Second Week of Advent
December 16, 2023
Weeping While Sowing
(Mark Liebenow, friend of LABC, is an essayist, poet, and blogger. His essays, poems, and literary reviews have been published in over 40 journals. The author of four books, his poetry has also been set to music. He writes a weekly blog on grief (widowersgrief.blogspot.com))
Psalm 126 (NRSVUE)
When the Lord restored the fortunes of Zion,
we were like those who dream.
2 Then our mouth was filled with laughter
and our tongue with shouts of joy;
then it was said among the nations,
“The Lord has done great things for them.”
3 The Lord has done great things for us,
and we rejoiced.
4 Restore our fortunes, O Lord,
like the watercourses in the Negeb.
5 May those who sow in tears
reap with shouts of joy.
6 Those who go out weeping,
bearing the seed for sowing,
shall come home with shouts of joy,
carrying their sheaves.
Matthew 21:28-32 (NRSVUE)
28 “What do you think? A man had two sons; he went to the first and said, ‘Son, go and work in the vineyard today.’ 29 He answered, ‘I will not,’ but later he changed his mind and went. 30 The father went to the second and said the same, and he answered, ‘I go, sir,’ but he did not go. 31 Which of the two did the will of his father?” They said, “The first.” Jesus said to them, “Truly I tell you, the tax collectors and the prostitutes are going into the kingdom of God ahead of you. 32 For John came to you in the way of righteousness, and you did not believe him, but the tax collectors and the prostitutes believed him, and even after you saw it you did not change your minds and believe him.
When we are living with great heartache, it’s difficult to imagine ever feeling happy again. Suffering takes our life over, and we’re tempted to wrap it around us like a blanket to protect us from being hurt even more.
This passage in Psalms (echoed in Matthew 21) speaks of two realities of life: sorrow and hope. Someone is weeping, yet they go out to plant a new crop so that people will have something to eat in the future.
We do not get over our losses by dwelling on them. We don’t get over our tragedies by ignoring them or saying that they don’t matter. They do matter because they are part of our life, and not to remember is to turn our back on ourselves and the people who helped us survive those events.
The person in the psalm did not stay on the couch and stew on what was gone, letting sorrow disable their life. They set the bag of potato chips down, got up, went out, and planted seeds so that life could continue. They did not wait until they felt happy again. They did not let the past dissolve their future away. They believed that the bite of sorrow would fade if they did something positive.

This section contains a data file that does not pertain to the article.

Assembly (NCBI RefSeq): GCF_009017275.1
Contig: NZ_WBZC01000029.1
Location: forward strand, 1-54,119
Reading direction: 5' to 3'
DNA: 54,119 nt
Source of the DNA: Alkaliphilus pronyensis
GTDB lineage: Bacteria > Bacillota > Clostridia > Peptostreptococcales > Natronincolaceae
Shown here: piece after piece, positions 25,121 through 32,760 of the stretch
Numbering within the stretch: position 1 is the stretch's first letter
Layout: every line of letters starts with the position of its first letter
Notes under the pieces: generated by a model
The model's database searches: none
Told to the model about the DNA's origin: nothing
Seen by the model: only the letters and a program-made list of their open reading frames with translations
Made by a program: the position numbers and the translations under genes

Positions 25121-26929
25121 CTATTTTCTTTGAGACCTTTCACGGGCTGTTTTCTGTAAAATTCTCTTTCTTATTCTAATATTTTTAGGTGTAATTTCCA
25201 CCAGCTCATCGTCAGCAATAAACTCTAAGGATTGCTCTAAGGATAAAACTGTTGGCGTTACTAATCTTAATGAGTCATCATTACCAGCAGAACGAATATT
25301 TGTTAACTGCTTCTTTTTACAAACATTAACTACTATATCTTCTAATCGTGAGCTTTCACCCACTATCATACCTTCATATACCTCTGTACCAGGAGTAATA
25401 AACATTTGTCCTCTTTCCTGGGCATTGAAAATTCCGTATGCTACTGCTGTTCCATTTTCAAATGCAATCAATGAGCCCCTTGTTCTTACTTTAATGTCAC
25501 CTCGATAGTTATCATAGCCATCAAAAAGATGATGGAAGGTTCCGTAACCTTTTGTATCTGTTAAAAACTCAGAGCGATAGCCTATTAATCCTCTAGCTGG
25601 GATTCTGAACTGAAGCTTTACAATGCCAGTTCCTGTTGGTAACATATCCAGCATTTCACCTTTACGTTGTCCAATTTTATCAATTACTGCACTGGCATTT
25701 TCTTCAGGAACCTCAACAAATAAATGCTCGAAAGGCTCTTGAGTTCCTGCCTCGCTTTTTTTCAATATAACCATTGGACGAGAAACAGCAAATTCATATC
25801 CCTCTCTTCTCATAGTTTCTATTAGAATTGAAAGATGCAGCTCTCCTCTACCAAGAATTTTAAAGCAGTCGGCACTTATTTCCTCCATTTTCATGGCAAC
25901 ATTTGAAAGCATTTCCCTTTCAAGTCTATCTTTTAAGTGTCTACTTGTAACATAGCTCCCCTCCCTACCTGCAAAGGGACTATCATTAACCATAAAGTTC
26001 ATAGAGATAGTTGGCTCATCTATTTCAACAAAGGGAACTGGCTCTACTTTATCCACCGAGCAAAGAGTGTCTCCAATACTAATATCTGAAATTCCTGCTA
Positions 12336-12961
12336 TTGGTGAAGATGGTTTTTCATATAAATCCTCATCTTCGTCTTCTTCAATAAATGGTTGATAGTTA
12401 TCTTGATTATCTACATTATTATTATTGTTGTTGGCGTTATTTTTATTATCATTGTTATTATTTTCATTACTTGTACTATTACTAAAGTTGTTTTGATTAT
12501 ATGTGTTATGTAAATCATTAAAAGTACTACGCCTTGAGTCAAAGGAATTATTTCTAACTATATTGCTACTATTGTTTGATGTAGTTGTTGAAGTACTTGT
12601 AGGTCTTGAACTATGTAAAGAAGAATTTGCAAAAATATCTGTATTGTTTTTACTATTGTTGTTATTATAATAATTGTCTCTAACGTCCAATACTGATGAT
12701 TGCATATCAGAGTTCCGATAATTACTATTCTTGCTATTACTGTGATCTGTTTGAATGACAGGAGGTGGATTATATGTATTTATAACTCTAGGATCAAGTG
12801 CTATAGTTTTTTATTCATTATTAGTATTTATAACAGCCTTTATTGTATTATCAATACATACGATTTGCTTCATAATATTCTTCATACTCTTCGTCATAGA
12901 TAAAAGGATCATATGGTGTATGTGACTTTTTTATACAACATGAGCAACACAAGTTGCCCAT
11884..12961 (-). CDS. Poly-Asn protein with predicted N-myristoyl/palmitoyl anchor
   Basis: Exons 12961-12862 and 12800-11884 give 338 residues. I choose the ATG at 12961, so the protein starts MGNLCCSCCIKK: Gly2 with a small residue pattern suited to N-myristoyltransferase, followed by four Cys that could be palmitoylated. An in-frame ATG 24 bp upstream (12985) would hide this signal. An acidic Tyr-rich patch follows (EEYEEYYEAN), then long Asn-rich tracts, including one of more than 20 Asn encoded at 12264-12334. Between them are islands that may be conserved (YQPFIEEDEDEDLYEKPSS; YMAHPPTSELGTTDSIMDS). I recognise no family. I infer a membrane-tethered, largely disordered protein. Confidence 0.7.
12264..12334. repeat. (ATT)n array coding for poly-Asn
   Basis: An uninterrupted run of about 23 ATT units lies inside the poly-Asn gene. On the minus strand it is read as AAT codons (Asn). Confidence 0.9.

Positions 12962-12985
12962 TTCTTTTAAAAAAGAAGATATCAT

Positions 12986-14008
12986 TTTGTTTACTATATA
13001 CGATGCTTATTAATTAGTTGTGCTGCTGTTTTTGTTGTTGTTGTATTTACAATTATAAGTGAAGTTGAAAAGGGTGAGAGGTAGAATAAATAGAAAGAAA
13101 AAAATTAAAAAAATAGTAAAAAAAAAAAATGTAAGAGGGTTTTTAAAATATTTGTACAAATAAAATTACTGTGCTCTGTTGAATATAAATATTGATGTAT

When I was going through six weeks of daily radiation to deal with cancer with a number of other people, we wondered if the treatments would get rid of all the cancer, or if we might still die. We struggled with the direct effects of the radiation on our bodies as well as its aftereffects. What helped us get through our uncertainty and doubts was the fellowship we formed with each other. We were hurting and scared, but at the beginning of each session, we would ask each other, “How is your day going?” Then we would listen, and find a way of offering support.
John Muir said, “the darkest scriptures of the mountains are illumined with bright passages of love….”
Joy does not cease to exist when we get knocked down, are depressed, or feel so lost that we don’t know which way to turn. Joy remains all around us, waiting for us to notice. Yet, it is difficult to see the light of joy when we are living in the dark place of grief. The reality of life is that every day there will be something to mourn, but there will also be something to celebrate.
Sorrows that we carry deep within us do not go away, but neither does hope, faith, or love, and they help us endure. What we choose to do each day matters because each day is a new day of possibilities. Believe in the power of hope.
Blessed are those who mourn and go out to help others, for they know the need for compassion, and they understand that this is the way of living our faith.
Care for each other, my sisters and brothers, today and forever.